The excessive number of deaths in placebo-treated patients largely was the result of MS-related causes, especially MS-related pulmonary infections.
The rate of all-cause mortality in patients with multiple sclerosis (MS) was greater in those who received placebo than in those who received active treatment in a randomized controlled trial of interferon (IFN) Î²-1b therapy conducted 2 decades ago. In a long-term follow-up of the pivotal randomized controlled trial, the researchers found that the excessive number of deaths in the placebo-treated patients largely was the result of MS-related causes, especially MS-related pulmonary infections.1
Patients with MS die, on average, 7 to 14 years prematurely compared with controls, noted researchers in the department of neurology at the University of California, San Francisco. They previously reported that 21 years after participation in the pivotal trial of IFNÎ²-1b, mortality was reduced by 46% to 47% in the 2 groups who received active therapy during the trial.
The investigators conducted the long-term follow-up study to analyze the causes of death in these 3 randomized patient cohorts. They used multiple information sources to determine whether the excessive deaths observed in placebo-treated patients was the result of MS-related causes.
Among the 366 patients with MS in the long-term follow-up study, 81 deaths were recorded (mean age at death, 51.7 years). The cause of death or MS relationship or both were determined for 88% of deaths. Patients were assigned to 1 of 9 cause of death categories: cardiovascular disease/stroke, cancer, pulmonary infections, sepsis, accidents, suicide, death resulting from MS, other known cause of death, and unknown cause of death.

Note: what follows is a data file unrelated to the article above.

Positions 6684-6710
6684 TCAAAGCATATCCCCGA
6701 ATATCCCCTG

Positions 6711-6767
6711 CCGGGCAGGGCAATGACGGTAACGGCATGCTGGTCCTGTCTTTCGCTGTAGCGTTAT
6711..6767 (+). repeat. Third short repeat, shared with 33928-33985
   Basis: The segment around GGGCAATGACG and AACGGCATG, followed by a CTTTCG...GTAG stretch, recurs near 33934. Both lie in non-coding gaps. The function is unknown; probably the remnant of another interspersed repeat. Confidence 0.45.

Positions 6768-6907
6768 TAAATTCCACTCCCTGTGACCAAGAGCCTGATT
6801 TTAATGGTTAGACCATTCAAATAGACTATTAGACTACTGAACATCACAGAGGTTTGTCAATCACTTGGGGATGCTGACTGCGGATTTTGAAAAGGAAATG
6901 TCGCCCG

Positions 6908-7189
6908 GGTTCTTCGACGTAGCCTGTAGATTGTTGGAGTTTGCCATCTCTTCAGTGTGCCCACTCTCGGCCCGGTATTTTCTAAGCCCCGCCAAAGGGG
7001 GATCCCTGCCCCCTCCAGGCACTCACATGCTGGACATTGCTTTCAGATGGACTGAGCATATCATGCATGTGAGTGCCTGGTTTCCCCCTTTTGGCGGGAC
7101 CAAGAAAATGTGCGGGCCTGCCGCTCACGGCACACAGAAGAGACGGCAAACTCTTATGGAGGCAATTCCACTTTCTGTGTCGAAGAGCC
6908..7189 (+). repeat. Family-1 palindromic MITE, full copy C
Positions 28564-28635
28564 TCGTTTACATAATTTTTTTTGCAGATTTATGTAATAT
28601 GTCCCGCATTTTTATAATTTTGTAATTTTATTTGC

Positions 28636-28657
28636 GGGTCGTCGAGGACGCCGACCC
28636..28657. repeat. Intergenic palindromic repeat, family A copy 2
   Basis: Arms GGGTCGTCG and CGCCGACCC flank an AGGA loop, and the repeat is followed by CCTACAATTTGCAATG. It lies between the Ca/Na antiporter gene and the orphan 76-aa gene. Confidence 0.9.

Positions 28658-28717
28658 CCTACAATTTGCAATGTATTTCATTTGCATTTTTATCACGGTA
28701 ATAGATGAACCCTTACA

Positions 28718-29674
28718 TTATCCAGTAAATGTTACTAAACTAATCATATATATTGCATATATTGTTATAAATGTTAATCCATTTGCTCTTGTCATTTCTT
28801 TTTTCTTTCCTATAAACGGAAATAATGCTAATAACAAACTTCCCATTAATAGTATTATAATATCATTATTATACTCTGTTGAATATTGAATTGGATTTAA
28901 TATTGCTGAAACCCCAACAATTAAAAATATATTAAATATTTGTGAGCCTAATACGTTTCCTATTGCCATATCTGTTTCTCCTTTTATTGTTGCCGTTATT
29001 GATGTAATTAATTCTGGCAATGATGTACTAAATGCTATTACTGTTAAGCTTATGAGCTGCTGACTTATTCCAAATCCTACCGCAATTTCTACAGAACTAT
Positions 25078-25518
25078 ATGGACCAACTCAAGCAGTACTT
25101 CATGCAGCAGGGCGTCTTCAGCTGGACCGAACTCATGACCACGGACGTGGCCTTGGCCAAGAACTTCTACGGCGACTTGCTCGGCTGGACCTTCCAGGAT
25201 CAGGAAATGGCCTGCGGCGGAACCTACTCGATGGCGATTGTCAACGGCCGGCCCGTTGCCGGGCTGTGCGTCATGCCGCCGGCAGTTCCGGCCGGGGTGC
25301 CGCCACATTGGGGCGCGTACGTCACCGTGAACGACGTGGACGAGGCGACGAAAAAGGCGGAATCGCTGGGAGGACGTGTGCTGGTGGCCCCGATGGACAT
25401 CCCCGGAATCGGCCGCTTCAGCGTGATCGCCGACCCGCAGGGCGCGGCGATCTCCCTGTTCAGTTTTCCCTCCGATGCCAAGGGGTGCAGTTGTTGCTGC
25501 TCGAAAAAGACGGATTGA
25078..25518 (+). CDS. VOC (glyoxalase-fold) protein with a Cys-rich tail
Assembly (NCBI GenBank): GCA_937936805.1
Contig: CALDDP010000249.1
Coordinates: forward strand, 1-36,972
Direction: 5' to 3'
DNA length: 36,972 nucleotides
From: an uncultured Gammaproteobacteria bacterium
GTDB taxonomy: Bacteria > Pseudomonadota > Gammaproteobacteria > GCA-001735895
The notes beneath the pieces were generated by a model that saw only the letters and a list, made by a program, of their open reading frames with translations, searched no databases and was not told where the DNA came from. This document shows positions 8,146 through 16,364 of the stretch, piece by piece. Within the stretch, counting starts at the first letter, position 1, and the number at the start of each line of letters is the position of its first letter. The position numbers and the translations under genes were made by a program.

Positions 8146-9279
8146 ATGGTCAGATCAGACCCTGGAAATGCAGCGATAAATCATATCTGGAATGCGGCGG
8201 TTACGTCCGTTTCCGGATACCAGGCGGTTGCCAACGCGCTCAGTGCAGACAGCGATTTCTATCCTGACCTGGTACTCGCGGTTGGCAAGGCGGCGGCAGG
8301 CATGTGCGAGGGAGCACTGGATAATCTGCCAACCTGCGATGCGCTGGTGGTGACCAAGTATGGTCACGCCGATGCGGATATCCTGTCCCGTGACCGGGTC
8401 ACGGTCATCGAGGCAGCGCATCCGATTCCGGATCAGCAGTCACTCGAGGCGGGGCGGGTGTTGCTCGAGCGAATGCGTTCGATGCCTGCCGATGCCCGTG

More than three-fourths (78.3%) of the deaths were determined to be MS-related. The number of MS-related deaths was excessive in the patients who were randomized to receive placebo during the randomized controlled trial compared with controls.
The authors noted that the question of whether the impact of therapy on mortality is the consequence of early treatment or a larger cumulative exposure to IFNÎ²-1b cannot be resolved. However, they suggested that the data support the notion that the mortality benefit from IFNÎ²-1b is the result of a treatment-related impact on the MS disease process.
1. Goodin DS, Ebers GC, Cutter G, et al. Cause of death in MS: long-term follow-up of a randomised cohort, 21 years after the start of the pivotal IFNÎ²-1b study. BMJ Open. 2012 Nov 30;2. Read full article here.
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